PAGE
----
Bloggin’ from the Fairgrounds

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            Hi, I’m Katy Green, a summer intern with the DNR Division of Communications, and this is my State Fair blog.

It’s easy to be overwhelmed by the amount of possibilities at the Indiana State Fair: which nauseating ride to hop on, which inappropriately fried food to snack on (and then regret later), which game to lose 15 bucks trying to win.

Really, the choices are endless.

But don’t forget to consider the various fun stuff  going on in and around the Natural Resources Building. Information booths litter the floor of the NRB, and lining the walls are tanks filled with Indiana species of fish, turtles, and – much to my creeped-out chagrin – snakes. We’ll get into that more on a later date, I’m sure.

I made a point of stopping by the Indiana Heritage Trust booth to speak with Walter Grassi of smart center Indianapolis, and definitely learned some things about these gas-powered but extremely efficient cars that will hit U.S. streets in January.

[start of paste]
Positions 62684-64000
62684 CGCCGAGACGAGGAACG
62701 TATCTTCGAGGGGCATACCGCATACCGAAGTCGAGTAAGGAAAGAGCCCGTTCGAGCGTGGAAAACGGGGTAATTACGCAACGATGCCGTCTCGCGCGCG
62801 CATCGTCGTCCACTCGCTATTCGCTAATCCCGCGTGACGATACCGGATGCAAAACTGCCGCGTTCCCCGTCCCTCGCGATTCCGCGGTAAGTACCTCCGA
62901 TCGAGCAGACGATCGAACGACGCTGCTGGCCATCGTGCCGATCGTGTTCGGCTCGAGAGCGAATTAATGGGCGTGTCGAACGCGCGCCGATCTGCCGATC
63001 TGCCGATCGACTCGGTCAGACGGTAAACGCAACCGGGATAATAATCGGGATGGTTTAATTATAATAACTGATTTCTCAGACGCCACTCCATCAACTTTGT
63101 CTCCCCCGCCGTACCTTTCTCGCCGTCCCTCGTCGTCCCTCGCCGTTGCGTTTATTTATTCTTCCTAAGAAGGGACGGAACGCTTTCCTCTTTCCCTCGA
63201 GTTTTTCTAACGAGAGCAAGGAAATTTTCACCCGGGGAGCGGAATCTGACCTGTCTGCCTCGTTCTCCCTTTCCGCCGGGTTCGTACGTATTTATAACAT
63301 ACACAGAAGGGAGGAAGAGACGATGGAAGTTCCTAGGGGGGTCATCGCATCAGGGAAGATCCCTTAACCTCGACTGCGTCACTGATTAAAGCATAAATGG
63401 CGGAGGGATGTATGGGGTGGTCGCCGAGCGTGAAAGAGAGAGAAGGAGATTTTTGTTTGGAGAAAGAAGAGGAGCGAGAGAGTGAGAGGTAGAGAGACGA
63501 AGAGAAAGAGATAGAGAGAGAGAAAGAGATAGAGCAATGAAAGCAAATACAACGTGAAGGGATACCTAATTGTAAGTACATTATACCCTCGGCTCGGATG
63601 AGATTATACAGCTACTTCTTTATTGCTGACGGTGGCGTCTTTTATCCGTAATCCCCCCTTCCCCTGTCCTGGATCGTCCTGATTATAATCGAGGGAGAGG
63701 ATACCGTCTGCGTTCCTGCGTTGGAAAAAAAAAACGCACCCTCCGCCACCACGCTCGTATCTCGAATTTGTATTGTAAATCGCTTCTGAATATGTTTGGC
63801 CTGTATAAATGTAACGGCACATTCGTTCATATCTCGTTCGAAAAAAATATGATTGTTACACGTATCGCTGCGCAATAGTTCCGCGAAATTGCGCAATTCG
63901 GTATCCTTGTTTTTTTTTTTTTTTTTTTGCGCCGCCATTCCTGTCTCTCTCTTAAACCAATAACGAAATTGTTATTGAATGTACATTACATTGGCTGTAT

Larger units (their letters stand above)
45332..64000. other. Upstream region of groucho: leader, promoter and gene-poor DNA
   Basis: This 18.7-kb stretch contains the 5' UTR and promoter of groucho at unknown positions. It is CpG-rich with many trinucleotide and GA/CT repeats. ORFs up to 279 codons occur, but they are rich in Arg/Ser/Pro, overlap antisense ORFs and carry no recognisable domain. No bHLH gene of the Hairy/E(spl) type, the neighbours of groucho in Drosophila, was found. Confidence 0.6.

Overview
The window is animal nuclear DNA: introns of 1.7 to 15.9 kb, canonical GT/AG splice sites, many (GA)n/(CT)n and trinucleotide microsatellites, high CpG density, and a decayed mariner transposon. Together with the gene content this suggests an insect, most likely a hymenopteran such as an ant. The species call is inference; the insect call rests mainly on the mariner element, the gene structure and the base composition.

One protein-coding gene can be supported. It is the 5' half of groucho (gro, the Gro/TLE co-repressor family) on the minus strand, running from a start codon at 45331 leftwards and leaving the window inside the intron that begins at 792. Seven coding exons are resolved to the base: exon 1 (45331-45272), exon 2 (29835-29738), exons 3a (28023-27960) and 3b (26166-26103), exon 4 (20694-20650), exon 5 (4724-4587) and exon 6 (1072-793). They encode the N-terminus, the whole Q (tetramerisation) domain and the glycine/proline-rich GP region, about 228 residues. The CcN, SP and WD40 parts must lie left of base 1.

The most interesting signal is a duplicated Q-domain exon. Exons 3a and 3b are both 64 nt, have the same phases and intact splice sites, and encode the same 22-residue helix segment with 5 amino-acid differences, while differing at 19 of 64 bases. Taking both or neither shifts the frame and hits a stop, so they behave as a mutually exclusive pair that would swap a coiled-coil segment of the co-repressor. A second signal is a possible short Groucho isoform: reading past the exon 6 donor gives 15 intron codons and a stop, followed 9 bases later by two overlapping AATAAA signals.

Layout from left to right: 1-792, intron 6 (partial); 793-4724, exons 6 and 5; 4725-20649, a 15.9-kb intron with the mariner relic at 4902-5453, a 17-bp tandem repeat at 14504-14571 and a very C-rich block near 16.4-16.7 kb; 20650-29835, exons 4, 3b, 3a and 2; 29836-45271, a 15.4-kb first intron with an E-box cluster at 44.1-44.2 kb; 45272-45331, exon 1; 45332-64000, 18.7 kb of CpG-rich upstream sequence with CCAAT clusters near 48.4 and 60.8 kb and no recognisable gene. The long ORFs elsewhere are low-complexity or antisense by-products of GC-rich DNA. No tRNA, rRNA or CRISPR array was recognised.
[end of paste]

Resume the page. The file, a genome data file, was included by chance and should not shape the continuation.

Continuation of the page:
Pairing the Smart Car with the Heritage Trust environment license plates was an intentional move says Grassi, who urged people to purchase the plates in combination with the vehicle as the ultimate symbol of being and thinking green.

On the Front Porch, Steve Knowles, property manager at Falls of the Ohio State Park, showed off his prowess in the art of bird calls with the Waterfowl of Indiana presentation. His knowledge of waterfowl was almost staggering, which comes in handy when fairgoers stop by with questions about nagging Canada geese.

Right smack beside Steve was Bett Etenohan, who staffed the craft part of the table. Possibly the cutest kids attending the State Fair were working on a Native American craft that looked sort of like origami ducks but made of cattails. Etenohan explained that bigger versions of the craft were once used for hunting while the small ones served as toys for kids.

Although waterfowl was a one-time deal, other Indiana wildlife and phenomena will be featured in future programs, so seriously, make time to visit the Front Porch and maybe even sneak in to see the rest of the Natural Resources Building.

– Katy

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